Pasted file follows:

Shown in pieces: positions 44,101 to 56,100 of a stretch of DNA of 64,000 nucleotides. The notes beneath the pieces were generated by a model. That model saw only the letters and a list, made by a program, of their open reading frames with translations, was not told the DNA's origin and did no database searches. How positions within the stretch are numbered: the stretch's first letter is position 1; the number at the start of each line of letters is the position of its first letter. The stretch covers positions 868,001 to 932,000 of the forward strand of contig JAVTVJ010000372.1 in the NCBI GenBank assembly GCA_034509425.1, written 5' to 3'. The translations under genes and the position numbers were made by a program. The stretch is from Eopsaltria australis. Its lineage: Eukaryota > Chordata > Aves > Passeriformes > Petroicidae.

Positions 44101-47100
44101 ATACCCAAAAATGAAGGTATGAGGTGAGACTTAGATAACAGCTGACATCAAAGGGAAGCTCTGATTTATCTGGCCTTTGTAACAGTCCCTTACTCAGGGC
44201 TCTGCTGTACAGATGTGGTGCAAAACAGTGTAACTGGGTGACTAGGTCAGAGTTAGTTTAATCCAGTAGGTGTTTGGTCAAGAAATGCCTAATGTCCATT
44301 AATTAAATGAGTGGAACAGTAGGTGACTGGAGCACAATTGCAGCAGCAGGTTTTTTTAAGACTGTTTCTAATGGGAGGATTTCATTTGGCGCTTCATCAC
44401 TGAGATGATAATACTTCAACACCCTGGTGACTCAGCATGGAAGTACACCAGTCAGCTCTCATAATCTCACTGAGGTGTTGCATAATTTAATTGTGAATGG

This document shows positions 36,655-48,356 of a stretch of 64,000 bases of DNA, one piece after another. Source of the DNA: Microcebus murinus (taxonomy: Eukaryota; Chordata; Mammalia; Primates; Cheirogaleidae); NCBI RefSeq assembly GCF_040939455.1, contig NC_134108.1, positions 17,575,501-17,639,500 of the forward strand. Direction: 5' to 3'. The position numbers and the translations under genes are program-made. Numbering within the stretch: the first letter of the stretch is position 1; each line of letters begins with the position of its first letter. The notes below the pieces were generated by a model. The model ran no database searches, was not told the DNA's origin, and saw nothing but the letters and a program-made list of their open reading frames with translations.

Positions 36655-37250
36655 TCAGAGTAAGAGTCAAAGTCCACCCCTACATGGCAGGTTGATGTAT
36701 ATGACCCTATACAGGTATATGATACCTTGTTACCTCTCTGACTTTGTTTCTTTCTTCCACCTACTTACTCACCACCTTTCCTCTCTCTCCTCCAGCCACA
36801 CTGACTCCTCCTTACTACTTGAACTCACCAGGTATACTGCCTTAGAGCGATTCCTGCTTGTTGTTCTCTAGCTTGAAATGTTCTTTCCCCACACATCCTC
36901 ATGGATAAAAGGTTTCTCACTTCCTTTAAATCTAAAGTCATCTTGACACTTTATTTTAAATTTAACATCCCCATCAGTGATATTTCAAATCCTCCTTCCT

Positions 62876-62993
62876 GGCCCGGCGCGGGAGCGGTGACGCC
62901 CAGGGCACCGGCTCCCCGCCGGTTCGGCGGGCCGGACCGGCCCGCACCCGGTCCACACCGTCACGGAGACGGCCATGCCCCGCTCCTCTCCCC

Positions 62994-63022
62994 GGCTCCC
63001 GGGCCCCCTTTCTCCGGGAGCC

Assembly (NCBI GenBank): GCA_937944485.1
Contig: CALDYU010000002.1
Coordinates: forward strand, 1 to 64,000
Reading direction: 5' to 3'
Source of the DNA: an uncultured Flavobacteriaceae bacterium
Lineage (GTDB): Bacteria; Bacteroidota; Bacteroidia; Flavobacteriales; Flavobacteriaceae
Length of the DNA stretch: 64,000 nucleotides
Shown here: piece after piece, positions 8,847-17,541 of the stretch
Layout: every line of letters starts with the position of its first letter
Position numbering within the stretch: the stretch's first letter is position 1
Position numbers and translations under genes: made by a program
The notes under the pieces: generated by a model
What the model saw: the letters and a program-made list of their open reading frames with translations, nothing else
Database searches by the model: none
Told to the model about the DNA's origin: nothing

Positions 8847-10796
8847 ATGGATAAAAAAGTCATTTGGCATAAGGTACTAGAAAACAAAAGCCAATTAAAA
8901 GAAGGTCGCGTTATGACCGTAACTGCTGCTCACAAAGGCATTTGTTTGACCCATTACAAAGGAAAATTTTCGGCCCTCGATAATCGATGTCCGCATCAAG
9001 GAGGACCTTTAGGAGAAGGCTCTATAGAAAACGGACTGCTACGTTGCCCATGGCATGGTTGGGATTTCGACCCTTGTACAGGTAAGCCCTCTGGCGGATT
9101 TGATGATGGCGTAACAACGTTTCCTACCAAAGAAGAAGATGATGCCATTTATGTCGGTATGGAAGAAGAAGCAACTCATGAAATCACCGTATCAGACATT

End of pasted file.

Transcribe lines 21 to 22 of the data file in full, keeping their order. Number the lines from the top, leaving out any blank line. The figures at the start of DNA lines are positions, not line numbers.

Coordinates: forward strand, 1 to 64,000
Reading direction: 5' to 3'